We recently shared the story of Mitchell Schare, who was featured in Dr. Beverly Adler’s book, “MY SWEET LIFE: Successful Men with Diabetes.” Will Ryan, aka The Joyful Diabetic, was also included in Dr. Bev’s book, and today we’d like to share his story with you.
As for many, Will’s type 2 diabetes diagnosis came as a shock. “In 1979 I was 39 years old, and thought I was in good health,” he said. “I didn’t even have a doctor at the time. So when I started experiencing excessive thirst and frequent urination, I went to see my son’s pediatrician. He gave me a traditional blood sugar test and then asked me to wait in the waiting room, which was filled with mothers and children. Before long, he popped his head out of the door, made eye contact and hollered out that I had diabetes. I was mortified and wanted to disappear because it was very embarrassing. I went right into denial, hoping he had made a big mistake and maybe it’d go away.”
After a year, Will found a new doctor who encouraged him to start taking care of himself. “I was 41 and the doctor looked at me and told me I might make it to age 50,” he said. “That was a real turning point for me. His advice and counsel made a lot of sense and that’s when I actually began the road to taking responsibility and ownership for my condition.”
Taking the doctor’s advice to heart, Will soon started making his health a priority. “For the first time in my life, I changed my lifestyle and became very involved in managing my health,” he said. “I feel I’m in partnership with my diabetes. My pancreas is not doing its job anymore, so we’re partners, me and my pancreas. I test my blood sugar six to eight times a day. I watch the carbohydrates I consume. The joyful part of it is that once I started to achieve what I call self-care mastery, I recognized over and over how important it is for me to be seriously engaged in my own health.”
Will also joined a Road Runners club and is an avid hiker. “To me, exercise is not a ‘nice to have;’ it’s mandatory,” he said. “Depending on the season, I walk or hike, much to the amazement of some people because at 73, I’m not supposed to do these things. But I do them anyway.”
Will refers to himself as “The Joyful Diabetic” because of how he believes his attitude has affected his health. “I realized that my attitude can have an enormous impact on how successful I am in my own management,” he said. “I’m an instrumental part of this. That makes me feel really good and I feel joy. Every day I wake up breathing, that’s a good day.”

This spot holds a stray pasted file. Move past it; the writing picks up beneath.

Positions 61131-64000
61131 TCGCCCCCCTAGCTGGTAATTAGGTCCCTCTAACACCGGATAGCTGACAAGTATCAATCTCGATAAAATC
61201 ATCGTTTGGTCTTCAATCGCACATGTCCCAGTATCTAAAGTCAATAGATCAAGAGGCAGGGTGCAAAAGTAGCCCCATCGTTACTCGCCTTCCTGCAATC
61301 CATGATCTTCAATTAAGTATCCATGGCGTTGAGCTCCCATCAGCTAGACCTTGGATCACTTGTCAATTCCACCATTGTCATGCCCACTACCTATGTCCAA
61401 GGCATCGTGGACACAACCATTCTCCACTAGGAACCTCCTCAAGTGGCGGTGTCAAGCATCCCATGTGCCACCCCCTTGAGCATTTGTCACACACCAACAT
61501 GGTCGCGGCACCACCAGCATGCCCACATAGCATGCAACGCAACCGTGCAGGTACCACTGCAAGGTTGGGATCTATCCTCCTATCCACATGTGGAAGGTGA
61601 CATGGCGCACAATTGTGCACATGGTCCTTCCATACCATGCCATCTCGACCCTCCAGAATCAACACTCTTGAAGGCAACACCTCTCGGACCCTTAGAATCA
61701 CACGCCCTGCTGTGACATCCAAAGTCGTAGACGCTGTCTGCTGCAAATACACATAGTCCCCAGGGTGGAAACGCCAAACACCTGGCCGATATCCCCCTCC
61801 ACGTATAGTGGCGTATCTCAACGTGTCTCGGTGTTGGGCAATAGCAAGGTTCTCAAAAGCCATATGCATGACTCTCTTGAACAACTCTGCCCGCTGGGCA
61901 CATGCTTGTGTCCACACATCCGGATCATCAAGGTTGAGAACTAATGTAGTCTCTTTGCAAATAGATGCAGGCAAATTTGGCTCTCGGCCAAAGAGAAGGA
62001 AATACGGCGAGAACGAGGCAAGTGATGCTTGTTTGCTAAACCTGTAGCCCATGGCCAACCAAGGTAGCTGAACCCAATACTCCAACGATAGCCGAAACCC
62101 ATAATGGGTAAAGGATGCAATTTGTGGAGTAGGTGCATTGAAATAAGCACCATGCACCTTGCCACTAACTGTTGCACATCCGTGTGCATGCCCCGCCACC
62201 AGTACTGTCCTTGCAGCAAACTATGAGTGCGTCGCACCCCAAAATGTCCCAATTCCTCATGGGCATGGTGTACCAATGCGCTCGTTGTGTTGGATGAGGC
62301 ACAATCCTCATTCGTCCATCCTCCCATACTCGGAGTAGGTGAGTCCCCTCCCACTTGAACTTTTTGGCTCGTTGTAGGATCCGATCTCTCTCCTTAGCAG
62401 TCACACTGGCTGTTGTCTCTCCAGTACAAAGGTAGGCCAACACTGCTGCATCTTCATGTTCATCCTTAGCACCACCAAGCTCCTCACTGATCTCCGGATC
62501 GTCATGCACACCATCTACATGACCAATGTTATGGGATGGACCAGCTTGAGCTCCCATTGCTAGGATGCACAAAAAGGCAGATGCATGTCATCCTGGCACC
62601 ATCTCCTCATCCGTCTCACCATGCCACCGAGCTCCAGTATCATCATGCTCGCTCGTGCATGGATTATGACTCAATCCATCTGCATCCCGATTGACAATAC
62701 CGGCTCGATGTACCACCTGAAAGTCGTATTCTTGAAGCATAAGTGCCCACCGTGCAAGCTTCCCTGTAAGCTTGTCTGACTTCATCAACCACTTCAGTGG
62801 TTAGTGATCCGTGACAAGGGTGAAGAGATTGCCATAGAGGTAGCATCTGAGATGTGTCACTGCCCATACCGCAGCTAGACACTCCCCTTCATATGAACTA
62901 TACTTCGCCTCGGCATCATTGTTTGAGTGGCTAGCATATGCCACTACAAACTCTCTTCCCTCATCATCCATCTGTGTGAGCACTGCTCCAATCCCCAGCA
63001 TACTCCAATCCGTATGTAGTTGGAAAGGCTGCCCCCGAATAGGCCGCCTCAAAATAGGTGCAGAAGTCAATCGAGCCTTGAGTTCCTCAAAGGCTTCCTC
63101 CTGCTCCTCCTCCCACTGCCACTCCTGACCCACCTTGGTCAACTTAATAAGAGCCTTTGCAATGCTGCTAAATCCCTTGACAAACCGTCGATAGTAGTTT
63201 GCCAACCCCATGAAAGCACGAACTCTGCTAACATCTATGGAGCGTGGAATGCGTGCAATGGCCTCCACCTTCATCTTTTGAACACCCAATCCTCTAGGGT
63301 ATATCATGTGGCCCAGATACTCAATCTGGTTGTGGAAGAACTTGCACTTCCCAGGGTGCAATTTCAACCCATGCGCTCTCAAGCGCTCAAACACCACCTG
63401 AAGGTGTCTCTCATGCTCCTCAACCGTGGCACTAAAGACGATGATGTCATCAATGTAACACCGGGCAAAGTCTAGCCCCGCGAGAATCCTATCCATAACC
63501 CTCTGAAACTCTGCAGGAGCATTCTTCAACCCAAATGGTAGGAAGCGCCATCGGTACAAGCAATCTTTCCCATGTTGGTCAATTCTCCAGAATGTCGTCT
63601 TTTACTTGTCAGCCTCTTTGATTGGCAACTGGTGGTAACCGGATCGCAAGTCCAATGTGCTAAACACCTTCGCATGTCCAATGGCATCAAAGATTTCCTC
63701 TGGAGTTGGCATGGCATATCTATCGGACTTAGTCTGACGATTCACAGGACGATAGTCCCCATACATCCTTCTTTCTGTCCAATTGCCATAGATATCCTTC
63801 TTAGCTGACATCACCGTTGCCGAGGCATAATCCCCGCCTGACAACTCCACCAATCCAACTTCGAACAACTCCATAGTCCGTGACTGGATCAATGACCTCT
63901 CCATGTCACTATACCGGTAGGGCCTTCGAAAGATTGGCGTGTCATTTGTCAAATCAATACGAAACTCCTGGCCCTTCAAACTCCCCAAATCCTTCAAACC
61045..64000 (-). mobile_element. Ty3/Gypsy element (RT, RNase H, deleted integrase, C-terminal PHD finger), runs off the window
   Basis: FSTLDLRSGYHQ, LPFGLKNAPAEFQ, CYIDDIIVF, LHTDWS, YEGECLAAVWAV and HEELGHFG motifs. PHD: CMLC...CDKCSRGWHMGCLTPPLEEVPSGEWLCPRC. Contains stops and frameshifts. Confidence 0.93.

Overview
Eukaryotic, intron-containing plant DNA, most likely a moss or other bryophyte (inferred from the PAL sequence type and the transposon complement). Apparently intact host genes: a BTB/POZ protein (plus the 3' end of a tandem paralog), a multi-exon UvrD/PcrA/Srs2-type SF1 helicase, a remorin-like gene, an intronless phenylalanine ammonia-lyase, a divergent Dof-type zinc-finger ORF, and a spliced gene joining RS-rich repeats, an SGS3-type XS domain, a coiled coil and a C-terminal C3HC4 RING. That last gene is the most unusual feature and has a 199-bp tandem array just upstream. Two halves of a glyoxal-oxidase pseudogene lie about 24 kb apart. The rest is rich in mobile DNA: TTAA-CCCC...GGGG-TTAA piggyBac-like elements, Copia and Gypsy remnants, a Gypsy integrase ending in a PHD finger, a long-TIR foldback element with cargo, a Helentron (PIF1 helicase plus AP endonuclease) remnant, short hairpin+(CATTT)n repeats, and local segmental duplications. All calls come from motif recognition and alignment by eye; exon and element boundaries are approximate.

Over time, Will has also learned more about diabetes, so much so that he has felt motivated in the last few years to help others who live with diabetes. “That’s why I started my blog and also speak professionally about diabetes,” he said. “I’ll go anywhere, anytime to meet with a group of people who live with diabetes to offer what I can to help them.”
In his speaking sessions, Will sometimes likens managing one’s diabetes to driving a car. “When someone says they don’t test their blood sugar, I ask them if they would be willing to join me in an experiment. I tell them I’m going to blindfold them and then I’ll guide them as we walk out to the parking lot. We’ll get in their car and I’ll hang on while they drive their car blindfolded. Everybody starts to laugh. Obviously, none of us would ever do that, so then I ask them why is it okay to blindfold yourself in terms of your diabetes?”
Will’s wife plays an important role in helping him stay on track. “Susanna is a classic ‘type 3,’ as we call them,” he said. “She’s not a nag. She’s like my alter ego who reminds me to take care of myself. When things start to go haywire sugar-wise, she’s right there with me. For example, if we’re going out on a walk, she’ll ask me if I’ve tested and if I have sugar with me. It helps to have more than one brain working on it. She’s my confidante and my coach and that gives me a level of security that I wouldn’t have otherwise.”
Our thanks to Will for sharing his story, insights and joy. His positive attitude is infectious and he makes a point of sharing it with others. How do you find and share joy in your diabetes journey? We’d love to hear your thoughts in the comments section below.
Head of Patient Insights, Sanofi US Diabetes
Disclosure: Will Ryan received no compensation for this post. All opinions contained in this post reflect those of the interviewee, and not of Sanofi US, its employees, agencies or affiliates.